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 Posted:   Apr 6, 2021 - 8:29 PM   
 By:   Mr. Jack   (Member)

If I only bought scores from movies I've SEEN, it'd basically halve my entire collection, if not more. eek

Great film music does not require the actual film to enjoy. Sometimes, I've caught up with movies I had owned the soundtrack for years if not decades before, and it hasn't really changed my appreciation for them one way or the other. It's nice to hear it "in context", but oftentimes, especially with bad movies, it will make me appreciate the scores more considering what the composer was handed in the first place.

 
 
 Posted:   Apr 6, 2021 - 8:46 PM   
 By:   Paul MacLean   (Member)

I didn't even know Vangelis' Opera Sauvage was a soundtrack when I bought it.

The series was never shown in America, and Polydor removed all references to its television origins on the American sleeve artwork, releasing it as if it was a studio album.

 
 
 Posted:   Apr 7, 2021 - 7:44 AM   
 By:   jkannry   (Member)

I do this a lot. Particularly with James Bond movies and Star Trek movies where I kind of know I like the score no matter what. Or I want to have the score no matter what. It’s also true for many old movies that I was too young for or not yet born.

I find it’s kind of an interesting experience seeing the movie second.

 
 
 Posted:   Apr 7, 2021 - 8:09 AM   
 By:   OnyaBirri   (Member)

If you hear the music first, you will form your own impressions. Then it may well seem "wrong" when you hear it where it actually belongs. I abhor the practice but understand why it's bound to happen sometimes.

Just curious, what's to "abhor?" It's music, and can be enjoyed just like any other album.

 
 
 Posted:   Apr 7, 2021 - 9:20 AM   
 By:   Don Norman   (Member)

I had this experience with "Lawrence of Arabia ", becoming a fan of the music before seeing the movie years later.
This happens with movie musicals too where you become a fan of the song or songs of the musical by exposure to them before seeing the movie.

 
 Posted:   Apr 7, 2021 - 9:59 AM   
 By:   jkruppa   (Member)

Summer of 1982 I had the soundtrack for ET before I saw the film. I fell so in love with the music, listening to it endlessly as an enraptured 12 year old, that when I saw the film I found it wasn't the same emotional world I'd constructed in my imagination while listening to the music in my headphones. I still prefer the world I imagined with the music.

 
 Posted:   Apr 7, 2021 - 10:30 AM   
 By:   Scott McOldsmith   (Member)

Definitely have done this, usually in expectation of enjoying the film, but one that comes to mind is, "The Secret Life of Walter Mitty." Found the score CD at the thrift shop for $1, hadn't even heard of the film, but read a few reviews and figured it was worth a shot. Now it's one of my favorite weird scores for an obscure film that typically flies under the radar.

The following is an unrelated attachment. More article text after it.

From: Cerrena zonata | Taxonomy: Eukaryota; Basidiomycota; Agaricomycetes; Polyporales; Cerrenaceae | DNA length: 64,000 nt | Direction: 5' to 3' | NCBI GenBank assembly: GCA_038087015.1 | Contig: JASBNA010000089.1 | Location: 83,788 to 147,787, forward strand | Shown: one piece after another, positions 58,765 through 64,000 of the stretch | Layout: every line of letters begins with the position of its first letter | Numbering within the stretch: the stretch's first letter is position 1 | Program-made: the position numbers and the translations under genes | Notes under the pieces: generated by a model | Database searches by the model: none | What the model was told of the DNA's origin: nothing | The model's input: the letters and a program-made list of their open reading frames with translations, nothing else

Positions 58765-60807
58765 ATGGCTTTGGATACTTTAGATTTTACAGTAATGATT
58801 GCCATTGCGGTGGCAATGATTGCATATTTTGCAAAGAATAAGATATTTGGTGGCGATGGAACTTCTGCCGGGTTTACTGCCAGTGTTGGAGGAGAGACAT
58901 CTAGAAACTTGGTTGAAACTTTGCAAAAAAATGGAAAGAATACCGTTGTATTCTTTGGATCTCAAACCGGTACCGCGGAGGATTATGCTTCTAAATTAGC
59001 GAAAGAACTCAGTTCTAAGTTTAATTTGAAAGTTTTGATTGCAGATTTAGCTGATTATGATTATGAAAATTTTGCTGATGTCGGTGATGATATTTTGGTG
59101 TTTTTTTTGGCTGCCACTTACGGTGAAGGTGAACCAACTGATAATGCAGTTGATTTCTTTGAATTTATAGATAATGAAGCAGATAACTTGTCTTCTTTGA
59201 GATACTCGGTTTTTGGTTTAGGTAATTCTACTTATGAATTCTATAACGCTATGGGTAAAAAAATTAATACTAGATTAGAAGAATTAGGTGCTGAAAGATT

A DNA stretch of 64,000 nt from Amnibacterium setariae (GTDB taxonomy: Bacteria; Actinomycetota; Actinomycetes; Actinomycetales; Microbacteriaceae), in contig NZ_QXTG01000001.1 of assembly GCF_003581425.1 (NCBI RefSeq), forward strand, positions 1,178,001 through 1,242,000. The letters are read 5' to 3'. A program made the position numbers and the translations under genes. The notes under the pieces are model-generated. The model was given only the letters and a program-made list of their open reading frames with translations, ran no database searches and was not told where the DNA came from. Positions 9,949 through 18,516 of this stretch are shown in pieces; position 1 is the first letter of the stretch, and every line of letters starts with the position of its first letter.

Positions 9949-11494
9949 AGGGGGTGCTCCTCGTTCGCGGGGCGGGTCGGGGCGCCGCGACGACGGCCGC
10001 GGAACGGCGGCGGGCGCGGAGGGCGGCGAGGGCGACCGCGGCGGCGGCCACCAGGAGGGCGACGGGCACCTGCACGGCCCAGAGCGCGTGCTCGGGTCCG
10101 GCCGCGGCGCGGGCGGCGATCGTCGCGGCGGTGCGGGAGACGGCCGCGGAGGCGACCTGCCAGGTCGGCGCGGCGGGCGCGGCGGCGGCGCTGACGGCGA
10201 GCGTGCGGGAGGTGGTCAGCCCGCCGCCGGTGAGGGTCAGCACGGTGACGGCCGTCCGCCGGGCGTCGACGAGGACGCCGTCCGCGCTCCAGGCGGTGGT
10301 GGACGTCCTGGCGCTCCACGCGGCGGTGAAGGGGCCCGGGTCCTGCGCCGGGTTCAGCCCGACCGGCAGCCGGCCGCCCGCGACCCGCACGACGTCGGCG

The Ben Stiller version? That was a movie I felt deserved a bit more attention, but still fell short of the mark for me. The trailer is amazing, though.



I wasn't aware there was a score release.

 
 Posted:   Apr 7, 2021 - 10:38 AM   
 By:   Ratatouille   (Member)

I'm familial with too many scores even seeing the film !
From my collection, I have seen half of the movies...

 
 
 Posted:   Apr 7, 2021 - 11:00 AM   
 By:   csista   (Member)

I used to only buy albums for movies I was very familiar with. But over time, as I discovered I was a fan of a composer's sound I started to branch out. Soon I bought scores to movies I had only seen once and could barely remember, and then eventually blind buys for a few composers.

At this point anything Horner, or Williams from the late 70s onward, is a safe bet. And there are others like Silvestri and Goldsmith where I'll take a chance as long as the brief samples on the site sound appealing.

That being said, if I buy a score and become a fan I do like to watch the movie at least once afterwards to have proper context. The connection to a greater whole is a big part of the appeal for film scores vs standard orchestra for me.

 
 Posted:   Apr 7, 2021 - 11:35 PM   
 By:   Nicolai P. Zwar   (Member)

Like most here, I got many soundtrack albums for movies I have not seen. Among my first soundtrack albums ever was JAWS 2 (on LP), which I had not seen back then (I watched it a year or so after I had the album).

I remember I was puzzled when I first saw ALIEN, where I knew the score from LP quite well, but the music in the movie turned out to be very different at times and applied differently than I expected. There were also many fantastic cues there that were not on the album.

There is a lot of film music I enjoy where I have not seen the movie and also are not particularly interested in seeing the movie.
There are film scores that stand best in the context of the movie, like John Williams STAR WARS scores, which are operatic with leitmotifs etc. that are supposed to represent different characters and ideas, where the connection between the film and the music is very close and I listen to the music with that context in mind, but I can just as easily listen to music without any referred to context.

The majority of music I listen to is not film music to begin with, so I don't need a movie to enjoy music.

 
 
 Posted:   Apr 7, 2021 - 11:53 PM   
 By:   Don Norman   (Member)

Summer of 1982 I had the soundtrack for ET before I saw the film. I fell so in love with the music, listening to it endlessly as an enraptured 12 year old, that when I saw the film I found it wasn't the same emotional world I'd constructed in my imagination while listening to the music in my headphones. I still prefer the world I imagined with the music.

What visuals to go with the music did you imagine that you thought were better than what was actually in the movie? Just curious.

 
 Posted:   Apr 8, 2021 - 3:41 AM   
 By:   acathla   (Member)

I seem to be the opposite of most people. I CAN'T listen to a score until I've seen the movie/tv show.